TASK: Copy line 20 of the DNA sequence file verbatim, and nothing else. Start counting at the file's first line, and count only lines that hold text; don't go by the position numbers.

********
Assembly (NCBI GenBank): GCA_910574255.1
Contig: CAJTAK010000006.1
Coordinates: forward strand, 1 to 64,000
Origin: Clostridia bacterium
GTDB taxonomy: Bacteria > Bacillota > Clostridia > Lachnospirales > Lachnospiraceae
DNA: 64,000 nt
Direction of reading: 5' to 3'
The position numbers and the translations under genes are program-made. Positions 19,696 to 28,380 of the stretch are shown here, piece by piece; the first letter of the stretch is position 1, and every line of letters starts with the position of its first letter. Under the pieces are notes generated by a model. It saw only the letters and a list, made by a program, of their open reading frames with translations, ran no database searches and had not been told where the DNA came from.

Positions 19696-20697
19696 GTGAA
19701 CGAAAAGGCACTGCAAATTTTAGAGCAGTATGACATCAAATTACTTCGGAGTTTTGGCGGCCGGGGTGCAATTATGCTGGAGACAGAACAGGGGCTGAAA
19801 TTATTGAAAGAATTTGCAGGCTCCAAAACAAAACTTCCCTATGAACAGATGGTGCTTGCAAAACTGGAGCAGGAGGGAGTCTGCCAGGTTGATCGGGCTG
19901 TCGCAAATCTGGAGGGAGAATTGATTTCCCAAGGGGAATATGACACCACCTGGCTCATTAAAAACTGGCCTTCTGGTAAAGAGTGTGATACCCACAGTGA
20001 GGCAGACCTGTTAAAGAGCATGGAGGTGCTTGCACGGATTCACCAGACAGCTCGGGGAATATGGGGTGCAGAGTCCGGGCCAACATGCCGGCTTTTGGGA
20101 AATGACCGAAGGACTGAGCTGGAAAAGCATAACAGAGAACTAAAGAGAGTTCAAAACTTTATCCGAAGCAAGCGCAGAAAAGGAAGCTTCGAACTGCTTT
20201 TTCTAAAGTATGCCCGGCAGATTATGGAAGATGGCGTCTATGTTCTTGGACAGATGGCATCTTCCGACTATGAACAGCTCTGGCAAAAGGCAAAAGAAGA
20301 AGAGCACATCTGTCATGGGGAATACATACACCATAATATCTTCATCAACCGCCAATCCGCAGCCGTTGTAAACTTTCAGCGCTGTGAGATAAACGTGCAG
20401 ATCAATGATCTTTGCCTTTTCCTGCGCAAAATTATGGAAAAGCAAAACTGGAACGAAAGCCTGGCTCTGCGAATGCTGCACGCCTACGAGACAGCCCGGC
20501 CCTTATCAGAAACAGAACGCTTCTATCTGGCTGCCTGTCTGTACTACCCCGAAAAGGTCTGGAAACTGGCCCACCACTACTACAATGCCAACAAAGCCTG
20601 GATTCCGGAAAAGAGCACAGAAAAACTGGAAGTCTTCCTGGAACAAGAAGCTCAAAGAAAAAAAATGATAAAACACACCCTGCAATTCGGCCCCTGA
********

20601 GATTCCGGAAAAGAGCACAGAAAAACTGGAAGTCTTCCTGGAACAAGAAGCTCAAAGAAAAAAAATGATAAAACACACCCTGCAATTCGGCCCCTGA